Seismic Structure of Oceanic-Crust in the Western North-Atlantic

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Journal of Geophysical Research-Solid Earth
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Aug 10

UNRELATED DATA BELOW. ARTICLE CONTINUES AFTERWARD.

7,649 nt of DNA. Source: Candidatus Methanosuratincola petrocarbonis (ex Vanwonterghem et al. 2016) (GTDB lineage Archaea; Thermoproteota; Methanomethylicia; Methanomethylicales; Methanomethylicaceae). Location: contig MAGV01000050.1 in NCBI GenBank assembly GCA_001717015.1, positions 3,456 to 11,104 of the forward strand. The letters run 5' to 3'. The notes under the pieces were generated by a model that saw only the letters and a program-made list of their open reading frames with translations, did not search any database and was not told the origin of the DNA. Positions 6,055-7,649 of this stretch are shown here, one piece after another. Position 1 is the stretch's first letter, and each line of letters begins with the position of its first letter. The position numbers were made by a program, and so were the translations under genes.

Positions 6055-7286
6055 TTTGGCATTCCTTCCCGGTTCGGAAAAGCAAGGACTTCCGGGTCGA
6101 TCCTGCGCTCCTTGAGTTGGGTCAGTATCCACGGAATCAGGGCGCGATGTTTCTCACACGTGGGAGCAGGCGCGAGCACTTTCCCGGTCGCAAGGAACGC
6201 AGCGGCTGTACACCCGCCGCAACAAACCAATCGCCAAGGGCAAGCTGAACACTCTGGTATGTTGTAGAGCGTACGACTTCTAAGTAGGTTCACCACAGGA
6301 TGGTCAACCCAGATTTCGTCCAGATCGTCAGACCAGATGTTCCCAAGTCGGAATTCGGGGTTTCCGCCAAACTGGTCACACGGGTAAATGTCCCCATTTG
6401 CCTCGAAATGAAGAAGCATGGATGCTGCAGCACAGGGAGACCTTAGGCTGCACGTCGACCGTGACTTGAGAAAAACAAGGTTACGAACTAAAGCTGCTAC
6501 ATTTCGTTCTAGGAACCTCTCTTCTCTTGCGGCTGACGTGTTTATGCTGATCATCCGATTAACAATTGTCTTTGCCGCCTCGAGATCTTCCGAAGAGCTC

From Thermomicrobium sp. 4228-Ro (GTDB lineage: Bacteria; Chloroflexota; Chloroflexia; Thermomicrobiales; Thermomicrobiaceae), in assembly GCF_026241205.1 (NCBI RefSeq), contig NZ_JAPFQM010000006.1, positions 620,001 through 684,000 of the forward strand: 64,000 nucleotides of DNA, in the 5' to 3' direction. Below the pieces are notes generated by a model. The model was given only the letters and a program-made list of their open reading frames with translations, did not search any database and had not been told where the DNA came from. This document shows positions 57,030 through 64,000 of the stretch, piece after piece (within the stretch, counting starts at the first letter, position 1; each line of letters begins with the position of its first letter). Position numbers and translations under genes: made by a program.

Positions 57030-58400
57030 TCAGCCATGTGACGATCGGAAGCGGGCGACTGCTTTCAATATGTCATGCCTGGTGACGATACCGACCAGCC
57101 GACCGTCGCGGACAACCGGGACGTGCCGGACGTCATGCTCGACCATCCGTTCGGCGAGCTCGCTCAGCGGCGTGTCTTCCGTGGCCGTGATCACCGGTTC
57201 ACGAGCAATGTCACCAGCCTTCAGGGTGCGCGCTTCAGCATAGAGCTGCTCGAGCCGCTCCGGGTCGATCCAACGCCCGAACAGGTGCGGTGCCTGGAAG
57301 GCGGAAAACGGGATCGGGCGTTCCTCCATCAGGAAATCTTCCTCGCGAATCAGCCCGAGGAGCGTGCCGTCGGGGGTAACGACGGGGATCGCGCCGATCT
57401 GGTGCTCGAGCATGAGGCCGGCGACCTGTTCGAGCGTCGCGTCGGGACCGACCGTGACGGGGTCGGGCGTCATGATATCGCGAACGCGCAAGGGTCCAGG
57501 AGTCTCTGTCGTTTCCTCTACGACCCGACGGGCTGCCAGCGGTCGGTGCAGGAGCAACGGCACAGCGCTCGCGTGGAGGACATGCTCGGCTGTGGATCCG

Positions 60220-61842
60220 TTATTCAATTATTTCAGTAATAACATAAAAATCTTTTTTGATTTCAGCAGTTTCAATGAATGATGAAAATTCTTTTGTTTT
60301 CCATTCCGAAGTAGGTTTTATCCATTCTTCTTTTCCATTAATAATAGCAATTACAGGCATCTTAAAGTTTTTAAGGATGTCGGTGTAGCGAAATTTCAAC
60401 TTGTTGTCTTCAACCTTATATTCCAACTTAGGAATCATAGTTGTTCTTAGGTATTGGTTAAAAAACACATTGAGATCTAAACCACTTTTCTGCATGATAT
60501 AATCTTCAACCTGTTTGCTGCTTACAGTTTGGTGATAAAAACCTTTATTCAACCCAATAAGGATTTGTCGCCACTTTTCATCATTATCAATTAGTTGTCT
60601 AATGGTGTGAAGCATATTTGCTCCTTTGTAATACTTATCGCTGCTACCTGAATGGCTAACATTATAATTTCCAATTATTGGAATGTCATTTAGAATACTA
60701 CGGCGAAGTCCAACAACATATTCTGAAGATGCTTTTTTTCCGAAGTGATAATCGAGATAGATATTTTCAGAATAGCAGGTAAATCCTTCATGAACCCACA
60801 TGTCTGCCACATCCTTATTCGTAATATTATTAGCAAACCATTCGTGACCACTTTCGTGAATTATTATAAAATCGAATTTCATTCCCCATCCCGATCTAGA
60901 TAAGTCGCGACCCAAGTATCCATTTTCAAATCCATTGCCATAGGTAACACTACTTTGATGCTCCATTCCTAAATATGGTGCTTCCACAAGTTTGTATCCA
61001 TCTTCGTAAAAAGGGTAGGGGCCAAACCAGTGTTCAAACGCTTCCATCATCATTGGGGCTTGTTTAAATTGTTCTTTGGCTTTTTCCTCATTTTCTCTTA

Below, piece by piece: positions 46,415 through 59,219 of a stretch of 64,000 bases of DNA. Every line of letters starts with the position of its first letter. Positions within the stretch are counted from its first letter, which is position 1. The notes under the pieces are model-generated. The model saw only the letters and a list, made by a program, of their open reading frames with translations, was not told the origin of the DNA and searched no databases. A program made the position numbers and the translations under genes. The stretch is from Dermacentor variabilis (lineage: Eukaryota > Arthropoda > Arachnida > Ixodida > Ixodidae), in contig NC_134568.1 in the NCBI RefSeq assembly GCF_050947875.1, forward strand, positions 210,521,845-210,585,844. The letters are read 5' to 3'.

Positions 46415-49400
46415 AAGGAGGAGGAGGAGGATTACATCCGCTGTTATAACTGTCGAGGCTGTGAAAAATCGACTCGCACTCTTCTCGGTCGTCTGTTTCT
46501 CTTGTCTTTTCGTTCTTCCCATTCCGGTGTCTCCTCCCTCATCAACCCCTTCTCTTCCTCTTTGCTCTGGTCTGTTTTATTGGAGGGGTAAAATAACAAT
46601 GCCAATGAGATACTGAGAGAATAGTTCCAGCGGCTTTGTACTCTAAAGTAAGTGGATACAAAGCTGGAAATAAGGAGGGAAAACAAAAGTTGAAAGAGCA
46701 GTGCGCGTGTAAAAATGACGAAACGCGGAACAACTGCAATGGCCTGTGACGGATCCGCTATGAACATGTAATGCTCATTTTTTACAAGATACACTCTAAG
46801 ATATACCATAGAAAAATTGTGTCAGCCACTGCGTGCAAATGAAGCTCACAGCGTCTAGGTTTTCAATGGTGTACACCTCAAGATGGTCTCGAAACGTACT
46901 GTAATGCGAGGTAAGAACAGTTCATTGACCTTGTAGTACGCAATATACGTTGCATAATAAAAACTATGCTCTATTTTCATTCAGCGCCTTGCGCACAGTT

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We examine the seismic structure of Cretaceous-aged ocean crust north of the Blake Spur fracture zone in the western North Atlantic by using a combination of multichannel seismic and wide-angle reflection/refraction data. Although the oceanic crust in this area is characterized by a relatively uniform thickness and seismic velocity structure, it displays large variations in crustal reflectivity on both ridge-normal and ridge-parallel profiles. The upper crust is highly reflective and contains both subhorizontal (or shallow dipping) events and more steeply dipping reflectors. Subhorizontal reflectors are typically present between 1.5 and 2 km depth and are, in some cases, laterally continuous for distances of 15 to 20 km. Generally, these events do not correlate with the depth of the seismic layer 2/layer 3 boundary determined from refraction data, and their origin is still poorly understood. The steeply dipping events are generally confined to the upper 2.5 km of the crust. We interpret these reflectors as the subsurface expression of ridge-parallel extensional faults commonly Mapped at mid-ocean ridges. The lower crust in this area exhibits alternating regions of high and low reflectivity. The highly reflective zones are made up of packages of linear or concave-upward dipping reflectors that flatten out in a diffuse zone of high reflectivity near the base of the crust. Some of these dipping reflectors appear to cut through the whole crustal section, although most fade out in the acoustically transparent midcrust. On ridge-normal profiles the majority of these events dip to the east, toward the paleo-spreading center, whereas on ridge-parallel profiles the events typically dip south, toward the Blake Spur fracture zone. The base of the crust is generally not associated with a strong, discrete Moho reflection but is a comparatively indistinct boundary usually associated with a 1- to 2-km-thick band of diffuse high reflectivity. We interpret the lower crustal and whole crustal dipping events as the subsurface expression of major fault systems that have ruptured the entire crustal section down to depths of 8-10 km. With the available data we cannot unambiguously determine the geometrical relationship between the dipping lower crustal reflectors on the ridge-normal and ridge-parallel profiles. We may be imaging a single major detachment surface that dips both toward the ridge axis and away from accommodation zones linking major boundary faults. Alternatively, these events may represent two different classes of fault systems that form during different stages of the emplacement and aging of oceanic lithosphere.


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